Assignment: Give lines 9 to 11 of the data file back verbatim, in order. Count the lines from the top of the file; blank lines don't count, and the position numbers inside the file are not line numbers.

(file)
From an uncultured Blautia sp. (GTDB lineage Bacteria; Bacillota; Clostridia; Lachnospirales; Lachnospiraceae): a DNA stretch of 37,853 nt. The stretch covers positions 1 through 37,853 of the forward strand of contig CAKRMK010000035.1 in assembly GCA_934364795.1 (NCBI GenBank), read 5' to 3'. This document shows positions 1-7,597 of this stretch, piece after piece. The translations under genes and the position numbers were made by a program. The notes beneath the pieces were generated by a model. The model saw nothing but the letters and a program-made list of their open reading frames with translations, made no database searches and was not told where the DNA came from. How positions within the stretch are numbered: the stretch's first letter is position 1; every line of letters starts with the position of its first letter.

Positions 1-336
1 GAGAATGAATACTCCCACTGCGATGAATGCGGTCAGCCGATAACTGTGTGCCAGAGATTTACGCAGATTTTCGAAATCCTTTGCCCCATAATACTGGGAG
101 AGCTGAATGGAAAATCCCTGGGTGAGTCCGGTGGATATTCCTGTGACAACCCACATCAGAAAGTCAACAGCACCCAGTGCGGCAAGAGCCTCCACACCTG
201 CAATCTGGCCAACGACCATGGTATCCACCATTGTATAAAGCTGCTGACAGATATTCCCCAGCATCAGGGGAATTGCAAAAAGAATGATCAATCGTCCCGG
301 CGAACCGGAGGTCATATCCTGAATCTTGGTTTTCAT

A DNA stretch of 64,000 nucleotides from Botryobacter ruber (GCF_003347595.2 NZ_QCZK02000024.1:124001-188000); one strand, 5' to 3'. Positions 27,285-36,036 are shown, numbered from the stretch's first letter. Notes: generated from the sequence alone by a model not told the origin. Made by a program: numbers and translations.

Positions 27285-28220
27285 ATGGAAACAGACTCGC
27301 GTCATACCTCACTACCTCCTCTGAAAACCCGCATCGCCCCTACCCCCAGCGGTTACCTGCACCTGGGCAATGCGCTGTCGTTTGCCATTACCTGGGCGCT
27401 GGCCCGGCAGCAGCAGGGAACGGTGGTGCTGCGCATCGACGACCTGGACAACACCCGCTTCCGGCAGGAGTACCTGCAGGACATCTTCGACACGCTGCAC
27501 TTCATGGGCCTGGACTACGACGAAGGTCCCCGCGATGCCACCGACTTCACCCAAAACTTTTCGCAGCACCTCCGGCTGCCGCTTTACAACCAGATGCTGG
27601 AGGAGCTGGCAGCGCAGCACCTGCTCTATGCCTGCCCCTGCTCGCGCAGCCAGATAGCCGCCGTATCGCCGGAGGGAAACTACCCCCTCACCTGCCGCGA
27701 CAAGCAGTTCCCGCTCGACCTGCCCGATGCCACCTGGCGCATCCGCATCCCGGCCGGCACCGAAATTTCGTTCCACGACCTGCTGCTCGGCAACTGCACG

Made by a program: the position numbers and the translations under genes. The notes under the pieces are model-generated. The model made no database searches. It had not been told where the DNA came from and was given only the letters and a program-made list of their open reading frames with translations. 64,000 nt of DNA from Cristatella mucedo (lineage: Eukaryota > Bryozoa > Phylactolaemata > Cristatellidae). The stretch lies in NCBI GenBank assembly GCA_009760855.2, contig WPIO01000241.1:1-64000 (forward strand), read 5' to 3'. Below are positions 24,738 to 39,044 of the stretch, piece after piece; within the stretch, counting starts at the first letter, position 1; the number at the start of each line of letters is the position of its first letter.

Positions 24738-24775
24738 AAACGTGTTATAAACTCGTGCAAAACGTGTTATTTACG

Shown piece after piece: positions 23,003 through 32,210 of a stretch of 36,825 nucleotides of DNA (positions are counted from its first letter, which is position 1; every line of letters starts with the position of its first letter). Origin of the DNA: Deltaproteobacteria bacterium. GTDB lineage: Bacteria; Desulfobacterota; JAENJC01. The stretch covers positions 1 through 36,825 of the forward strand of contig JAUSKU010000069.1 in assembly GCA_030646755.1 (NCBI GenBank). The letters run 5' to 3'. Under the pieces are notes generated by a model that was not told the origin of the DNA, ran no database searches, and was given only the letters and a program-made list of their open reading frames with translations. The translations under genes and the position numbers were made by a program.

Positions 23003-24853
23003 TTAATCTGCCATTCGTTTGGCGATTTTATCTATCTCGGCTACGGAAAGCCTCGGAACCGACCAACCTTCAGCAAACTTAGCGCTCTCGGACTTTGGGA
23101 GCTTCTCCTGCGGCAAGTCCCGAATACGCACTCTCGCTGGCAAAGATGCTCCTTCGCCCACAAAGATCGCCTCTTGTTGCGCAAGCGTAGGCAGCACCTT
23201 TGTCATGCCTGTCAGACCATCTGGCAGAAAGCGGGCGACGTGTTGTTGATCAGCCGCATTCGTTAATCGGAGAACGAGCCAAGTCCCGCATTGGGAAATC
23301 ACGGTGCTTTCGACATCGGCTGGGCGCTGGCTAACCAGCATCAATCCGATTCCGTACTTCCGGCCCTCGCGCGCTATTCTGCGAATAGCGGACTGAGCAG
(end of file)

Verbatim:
27285 ATGGAAACAGACTCGC
27301 GTCATACCTCACTACCTCCTCTGAAAACCCGCATCGCCCCTACCCCCAGCGGTTACCTGCACCTGGGCAATGCGCTGTCGTTTGCCATTACCTGGGCGCT
27401 GGCCCGGCAGCAGCAGGGAACGGTGGTGCTGCGCATCGACGACCTGGACAACACCCGCTTCCGGCAGGAGTACCTGCAGGACATCTTCGACACGCTGCAC